Thus, extant research suggests that the concept of self-nature connection captures the multi-faceted links humans nurture with their natural surroundings. The way humans relate to the natural environment arguably presents a highly relevant lens for the study of human behavior during events originating in human-nature interactions (Clayton and Opotow, 2003). The purpose of our current investigation is to learn more about how connectedness with nature relates to psychological responses to a global epidemic that likely originates in complex human-nature interactions as well (Zhou et al., 2020). We are particularly interested to find out more about the individual representations, behavioral reactions and perceptions of impact that individuals entertain about the pandemic, and how these different psychological tendencies are associated with higher (vs. lower) levels of self-nature connection. Nevertheless, because of the unprecedented scale and amplitude of the current pandemic and lack of a relevant integrative conceptual framework, how self-nature connection shapes individual perceptions and reactions to, and is in turn affected by, such a global crisis remains a largely unexplored research domain. In the current state of our knowledge and as illustrated below, alternative, and often opposing predictions could be formulated about how nature connectedness links to individual representations about, behaviors toward, and perceptions relating to the potential impact of the pandemic.
Individual Representations About the Pandemic and Connectedness With Nature
On the one hand, a close bond with nature may lead people to view the pandemic as a result of yet another series of unsustainable human actions. Anthropogenic activity, such as deforestation, and a rise in human population has indeed been linked to the increase in emerging infectious diseases (Jones et al., 2008; Di Marco et al., 2020). The coronavirus pandemic itself has been suggested to be related to humanity’s excessive intrusion into nature and illegal wildlife trade (Weston, 2020). Consequently, this may lead to pronounced negative views about the pandemic among people who strongly connect with nature. On the other hand, given that the sources of the pandemic are likely to ultimately originate in nature (Zhou et al., 2020), a stronger connection to nature may relate to a higher likelihood of ascribing natural sources to the pandemic. As a result, individuals with a stronger (vs. weaker) connectedness with nature may have less negative representations about the coronavirus.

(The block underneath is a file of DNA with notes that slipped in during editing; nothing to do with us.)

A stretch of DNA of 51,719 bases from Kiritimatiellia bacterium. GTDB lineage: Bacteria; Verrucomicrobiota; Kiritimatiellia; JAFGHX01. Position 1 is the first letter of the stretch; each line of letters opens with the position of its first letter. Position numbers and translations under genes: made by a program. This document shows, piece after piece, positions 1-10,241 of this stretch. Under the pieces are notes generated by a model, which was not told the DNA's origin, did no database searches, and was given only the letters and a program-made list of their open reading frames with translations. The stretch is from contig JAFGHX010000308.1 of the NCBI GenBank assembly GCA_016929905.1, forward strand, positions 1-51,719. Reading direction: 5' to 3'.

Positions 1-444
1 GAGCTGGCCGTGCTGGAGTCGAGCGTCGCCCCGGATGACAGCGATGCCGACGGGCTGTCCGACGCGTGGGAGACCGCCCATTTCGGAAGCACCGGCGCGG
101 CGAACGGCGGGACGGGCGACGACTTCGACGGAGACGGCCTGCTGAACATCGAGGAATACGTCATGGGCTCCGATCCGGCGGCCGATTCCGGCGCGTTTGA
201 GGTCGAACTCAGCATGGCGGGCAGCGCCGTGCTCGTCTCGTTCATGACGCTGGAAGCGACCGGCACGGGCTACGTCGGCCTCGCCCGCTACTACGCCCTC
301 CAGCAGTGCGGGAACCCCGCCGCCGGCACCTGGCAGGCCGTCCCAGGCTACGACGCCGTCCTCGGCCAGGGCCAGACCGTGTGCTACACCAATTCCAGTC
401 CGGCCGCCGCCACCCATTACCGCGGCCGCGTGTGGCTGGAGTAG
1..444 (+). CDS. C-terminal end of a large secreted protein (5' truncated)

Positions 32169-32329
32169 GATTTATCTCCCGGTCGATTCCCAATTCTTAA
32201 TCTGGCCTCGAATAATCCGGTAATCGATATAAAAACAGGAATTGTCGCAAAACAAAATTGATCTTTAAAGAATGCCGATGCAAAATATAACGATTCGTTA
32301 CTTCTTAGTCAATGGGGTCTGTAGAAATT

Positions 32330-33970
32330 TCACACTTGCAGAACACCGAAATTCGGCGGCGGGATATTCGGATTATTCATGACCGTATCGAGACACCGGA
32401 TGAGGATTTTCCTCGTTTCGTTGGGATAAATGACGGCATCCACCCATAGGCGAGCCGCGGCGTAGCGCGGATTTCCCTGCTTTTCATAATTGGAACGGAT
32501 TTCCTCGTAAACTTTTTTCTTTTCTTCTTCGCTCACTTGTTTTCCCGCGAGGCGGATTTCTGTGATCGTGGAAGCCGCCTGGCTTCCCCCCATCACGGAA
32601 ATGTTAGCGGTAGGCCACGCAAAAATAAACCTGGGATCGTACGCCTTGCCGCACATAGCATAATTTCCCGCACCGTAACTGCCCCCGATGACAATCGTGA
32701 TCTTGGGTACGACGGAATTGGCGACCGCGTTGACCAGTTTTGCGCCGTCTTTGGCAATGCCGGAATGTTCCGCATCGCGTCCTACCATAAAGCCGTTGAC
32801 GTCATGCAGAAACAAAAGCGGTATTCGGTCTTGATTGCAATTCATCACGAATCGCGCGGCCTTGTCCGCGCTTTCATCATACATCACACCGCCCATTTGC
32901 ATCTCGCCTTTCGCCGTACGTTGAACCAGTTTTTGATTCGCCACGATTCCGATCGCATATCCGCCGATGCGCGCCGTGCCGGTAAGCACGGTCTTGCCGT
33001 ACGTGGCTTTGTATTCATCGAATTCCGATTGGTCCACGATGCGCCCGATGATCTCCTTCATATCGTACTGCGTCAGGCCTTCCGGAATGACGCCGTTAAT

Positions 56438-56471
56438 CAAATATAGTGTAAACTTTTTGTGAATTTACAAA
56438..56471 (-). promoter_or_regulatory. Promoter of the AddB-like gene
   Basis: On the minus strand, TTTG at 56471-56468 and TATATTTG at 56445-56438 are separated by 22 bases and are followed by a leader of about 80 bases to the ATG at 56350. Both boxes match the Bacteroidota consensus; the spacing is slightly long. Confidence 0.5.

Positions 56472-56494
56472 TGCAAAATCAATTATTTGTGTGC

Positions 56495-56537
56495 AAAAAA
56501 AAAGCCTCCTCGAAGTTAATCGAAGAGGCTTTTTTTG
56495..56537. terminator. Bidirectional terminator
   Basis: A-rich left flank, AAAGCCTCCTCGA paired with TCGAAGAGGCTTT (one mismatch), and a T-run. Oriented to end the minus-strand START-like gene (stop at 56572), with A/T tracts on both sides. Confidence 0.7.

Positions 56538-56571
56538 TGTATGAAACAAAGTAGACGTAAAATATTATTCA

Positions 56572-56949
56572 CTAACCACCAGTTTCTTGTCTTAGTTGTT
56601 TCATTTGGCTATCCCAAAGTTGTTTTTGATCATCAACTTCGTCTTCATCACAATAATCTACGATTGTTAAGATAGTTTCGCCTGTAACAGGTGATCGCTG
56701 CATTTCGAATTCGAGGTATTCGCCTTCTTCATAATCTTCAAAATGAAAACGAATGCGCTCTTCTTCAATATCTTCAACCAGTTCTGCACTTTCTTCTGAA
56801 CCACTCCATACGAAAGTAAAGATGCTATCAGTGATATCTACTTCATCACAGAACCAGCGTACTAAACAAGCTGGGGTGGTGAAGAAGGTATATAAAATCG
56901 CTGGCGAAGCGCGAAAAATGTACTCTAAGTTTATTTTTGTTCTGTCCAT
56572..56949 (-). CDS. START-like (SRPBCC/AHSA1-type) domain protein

Meanwhile, the media increasingly report alleged improvements of environmental conditions associated with climate change as a direct result of the lockdown regulations, such as a decrease in air pollution or carbon footprint (Okyere et al., 2020). These improvements usually represent an important goal for pro-environmental individuals, which might contribute to their awareness of these issues and attitudes regarding the positive aspects of the pandemic. However, while we urgently need to reduce our CO2 emissions, a pandemic is not a solution to climate change. The emission reductions in the second quarter of 2020 are the result of temporary measures taken to curb the spread of the coronavirus and we do not know whether long-term conservational regulations will ensue after this health crisis (Link, 2020). Another concern is that the fight against the virus has become the priority of most countries, and although understandable, this has led to discussions on climate change being relegated to the background (Ambrose and Harvey, 2020). These latter tendencies may, in turn, negatively impact attitudes about the pandemic for individuals with strong (vs. weak) self-nature connection.
Individual Behavior During the Pandemic and Connectedness With Nature